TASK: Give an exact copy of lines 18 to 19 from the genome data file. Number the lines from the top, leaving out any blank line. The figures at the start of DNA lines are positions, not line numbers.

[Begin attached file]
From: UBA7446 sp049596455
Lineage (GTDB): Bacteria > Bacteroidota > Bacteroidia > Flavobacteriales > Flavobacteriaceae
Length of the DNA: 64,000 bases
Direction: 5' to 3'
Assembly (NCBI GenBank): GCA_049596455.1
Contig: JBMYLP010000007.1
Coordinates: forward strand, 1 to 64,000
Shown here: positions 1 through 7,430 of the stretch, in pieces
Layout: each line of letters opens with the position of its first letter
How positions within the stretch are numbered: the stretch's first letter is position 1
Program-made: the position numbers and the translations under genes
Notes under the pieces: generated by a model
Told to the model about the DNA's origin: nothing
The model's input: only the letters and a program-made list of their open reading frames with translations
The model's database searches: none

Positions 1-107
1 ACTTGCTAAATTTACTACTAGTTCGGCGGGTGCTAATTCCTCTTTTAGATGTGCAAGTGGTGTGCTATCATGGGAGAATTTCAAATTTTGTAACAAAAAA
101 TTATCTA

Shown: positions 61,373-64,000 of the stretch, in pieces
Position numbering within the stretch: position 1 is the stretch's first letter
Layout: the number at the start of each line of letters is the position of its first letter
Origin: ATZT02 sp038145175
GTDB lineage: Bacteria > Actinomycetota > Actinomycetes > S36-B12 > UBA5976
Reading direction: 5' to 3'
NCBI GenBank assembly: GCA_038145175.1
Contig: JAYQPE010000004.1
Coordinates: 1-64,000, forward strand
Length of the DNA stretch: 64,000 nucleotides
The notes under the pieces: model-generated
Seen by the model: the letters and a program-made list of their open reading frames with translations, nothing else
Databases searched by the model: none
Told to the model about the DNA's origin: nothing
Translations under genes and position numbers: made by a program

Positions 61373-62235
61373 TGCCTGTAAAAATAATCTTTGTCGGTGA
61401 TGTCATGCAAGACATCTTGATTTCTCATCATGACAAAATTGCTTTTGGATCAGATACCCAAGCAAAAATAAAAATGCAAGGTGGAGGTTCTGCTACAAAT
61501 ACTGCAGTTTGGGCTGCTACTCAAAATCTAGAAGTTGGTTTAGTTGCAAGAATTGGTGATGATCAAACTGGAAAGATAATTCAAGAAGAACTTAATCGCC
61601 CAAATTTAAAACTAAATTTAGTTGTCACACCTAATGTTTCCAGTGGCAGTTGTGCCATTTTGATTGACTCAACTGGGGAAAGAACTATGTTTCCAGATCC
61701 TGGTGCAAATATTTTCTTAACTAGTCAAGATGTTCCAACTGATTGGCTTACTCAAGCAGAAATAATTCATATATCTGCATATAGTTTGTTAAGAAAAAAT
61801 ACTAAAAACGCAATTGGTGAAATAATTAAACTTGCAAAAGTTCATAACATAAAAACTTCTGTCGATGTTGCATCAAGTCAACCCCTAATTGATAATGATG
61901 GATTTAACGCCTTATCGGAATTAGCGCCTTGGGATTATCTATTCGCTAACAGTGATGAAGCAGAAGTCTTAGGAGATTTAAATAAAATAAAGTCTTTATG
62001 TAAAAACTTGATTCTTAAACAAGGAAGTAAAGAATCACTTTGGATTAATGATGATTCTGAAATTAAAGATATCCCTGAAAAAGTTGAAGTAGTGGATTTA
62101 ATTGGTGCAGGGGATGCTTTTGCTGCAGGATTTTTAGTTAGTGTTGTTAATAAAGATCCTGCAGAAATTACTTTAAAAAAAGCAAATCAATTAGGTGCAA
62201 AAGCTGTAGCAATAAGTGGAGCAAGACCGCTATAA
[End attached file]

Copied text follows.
101 TTATCTA

Shown: positions 61,373-64,000 of the stretch, in pieces